We need priests who, after working all night catching nothing and who are almost done washing the nets, are so fascinated by the Presence of Christ that they are willing to lower the nets yet again. Priests who are not constantly fascinated by Christ and who are not attentive to his words, will eventually wash their nets, stow them away, and give up. If we aren’t moved by Christ, how do we expect to move anyone else?  

If we do not live the memory of Christ every day—fascinated by his presence and by his words—then we will never be moved to lower the nets after washing them. I think many priests who settle for a bland type of priesthood do so not because they haven’t tried different various methods and projects. I think it’s because they no longer are interested in Christ. They have forgotten what his voice sounds like. They have no memory of being by the Sea of Galilee with him. They no longer place their head upon his heart. They no longer are moved by his presence. They no longer fall to their knees at the feet of Jesus, overwhelmed by his goodness, love, and power.  

No matter how successful the first apostles were or how successful the Apostle to Ireland was, they must have always felt poor before the enormity of their mission. We too are faced with a daunting task. The seas in which we will cast our nets will often be unwelcoming. The winds will be against us. The environment surrounding us may be hostile. This is not our worry. When Jesus told Peter to cast the nets again, he did not say how many fish he would catch. He didn’t promise Patrick that all of Ireland would be converted and then send missionaries in turn to the rest of the world. He just asked Patrick to be obedient.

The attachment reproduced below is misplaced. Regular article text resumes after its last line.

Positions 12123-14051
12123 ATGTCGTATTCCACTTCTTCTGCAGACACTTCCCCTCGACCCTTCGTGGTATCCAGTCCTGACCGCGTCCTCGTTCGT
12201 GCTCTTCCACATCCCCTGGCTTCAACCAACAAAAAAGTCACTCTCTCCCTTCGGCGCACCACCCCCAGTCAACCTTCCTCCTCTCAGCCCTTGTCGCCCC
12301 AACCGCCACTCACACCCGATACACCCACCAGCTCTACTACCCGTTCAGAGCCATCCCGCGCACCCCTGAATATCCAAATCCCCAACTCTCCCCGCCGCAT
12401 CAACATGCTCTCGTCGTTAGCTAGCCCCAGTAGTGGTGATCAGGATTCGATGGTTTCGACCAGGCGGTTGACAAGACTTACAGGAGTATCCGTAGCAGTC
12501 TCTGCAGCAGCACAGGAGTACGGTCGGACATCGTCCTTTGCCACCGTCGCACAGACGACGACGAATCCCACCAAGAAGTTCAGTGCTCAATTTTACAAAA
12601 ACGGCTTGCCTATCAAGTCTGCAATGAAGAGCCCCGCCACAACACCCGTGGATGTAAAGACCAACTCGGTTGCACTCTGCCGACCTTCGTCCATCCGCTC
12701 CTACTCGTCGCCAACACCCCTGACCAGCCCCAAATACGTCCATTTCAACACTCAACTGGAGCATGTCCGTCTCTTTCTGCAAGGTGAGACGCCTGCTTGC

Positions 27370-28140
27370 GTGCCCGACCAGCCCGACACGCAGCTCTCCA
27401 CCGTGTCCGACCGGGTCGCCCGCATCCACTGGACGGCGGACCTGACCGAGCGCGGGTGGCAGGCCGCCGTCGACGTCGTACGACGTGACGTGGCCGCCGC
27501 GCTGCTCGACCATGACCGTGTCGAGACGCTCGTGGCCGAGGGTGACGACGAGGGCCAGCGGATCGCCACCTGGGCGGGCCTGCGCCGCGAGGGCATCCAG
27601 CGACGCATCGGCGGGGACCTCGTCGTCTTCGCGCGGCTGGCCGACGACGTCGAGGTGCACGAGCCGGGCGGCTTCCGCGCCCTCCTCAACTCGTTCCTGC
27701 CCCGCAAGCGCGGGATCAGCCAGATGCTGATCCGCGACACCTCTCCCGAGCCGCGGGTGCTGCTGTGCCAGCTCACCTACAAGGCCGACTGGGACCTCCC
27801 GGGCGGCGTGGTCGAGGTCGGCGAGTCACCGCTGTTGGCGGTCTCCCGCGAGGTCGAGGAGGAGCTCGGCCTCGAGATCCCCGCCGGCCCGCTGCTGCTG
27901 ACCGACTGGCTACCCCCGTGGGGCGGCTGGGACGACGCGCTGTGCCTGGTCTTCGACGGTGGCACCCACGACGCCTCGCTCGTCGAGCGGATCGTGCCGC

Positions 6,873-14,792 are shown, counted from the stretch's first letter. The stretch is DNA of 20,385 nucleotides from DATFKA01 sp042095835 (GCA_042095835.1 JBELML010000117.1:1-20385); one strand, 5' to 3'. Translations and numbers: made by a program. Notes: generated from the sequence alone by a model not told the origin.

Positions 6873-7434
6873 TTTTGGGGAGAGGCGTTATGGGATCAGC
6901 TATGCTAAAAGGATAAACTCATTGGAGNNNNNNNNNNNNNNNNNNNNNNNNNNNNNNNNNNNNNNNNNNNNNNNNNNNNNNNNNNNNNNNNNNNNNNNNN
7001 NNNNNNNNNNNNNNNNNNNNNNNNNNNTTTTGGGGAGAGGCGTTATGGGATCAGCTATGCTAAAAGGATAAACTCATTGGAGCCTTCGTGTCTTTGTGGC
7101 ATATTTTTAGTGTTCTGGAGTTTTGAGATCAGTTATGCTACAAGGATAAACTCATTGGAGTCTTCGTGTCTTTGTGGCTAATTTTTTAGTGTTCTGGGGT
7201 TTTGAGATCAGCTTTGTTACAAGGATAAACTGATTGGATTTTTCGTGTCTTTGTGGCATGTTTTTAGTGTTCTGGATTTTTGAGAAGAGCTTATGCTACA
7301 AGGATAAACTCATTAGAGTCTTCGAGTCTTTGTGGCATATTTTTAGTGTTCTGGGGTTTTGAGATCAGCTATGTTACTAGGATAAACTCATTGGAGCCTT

We all want to be successful priests. We want to be successful fishers of men. Success, however, is not measured in artificial numbers. It’s measured in fidelity. Successful fishers of men are those who—having exhausted their own resources—become once again fascinated by Christ, moved by Christ’s Presence, and obedient to Christ’s Word. Men who rely upon God’s Word and God’s strength. 

There have been countless times in my life (and I hope someday, in your life too)—be it in a confessional, at a deathbed, or in some other priestly encounter—that I have thought to myself, “If this one thing were the only thing I ever did as a priest, it would be enough.” Sometimes, at the Lord’s command, we lower the net and we catch just one fish. That is still a miracle. 

St. Patrick had a dream that the people of Ireland were standing by the sea, holding out their hands, calling him. He had already escaped this place. He, in a sense, had worked all night and was washing his nets. What made him return to Ireland? What made him cast his clean nets back into the sea? Deep in Patrick’s soul was the conviction that he too stood by the sea. He was faithful to the lived memory of Christ climbing into his boat, speaking like no man had ever spoken before, and bringing him out into the deep.  

If we wish to be effective and courageous fishers of men, it all begins with being men who remember and live daily the joy of that original encounter with Christ. It begins with being men who have never forgotten that day when we stood by the Sea of Galilee washing our nets.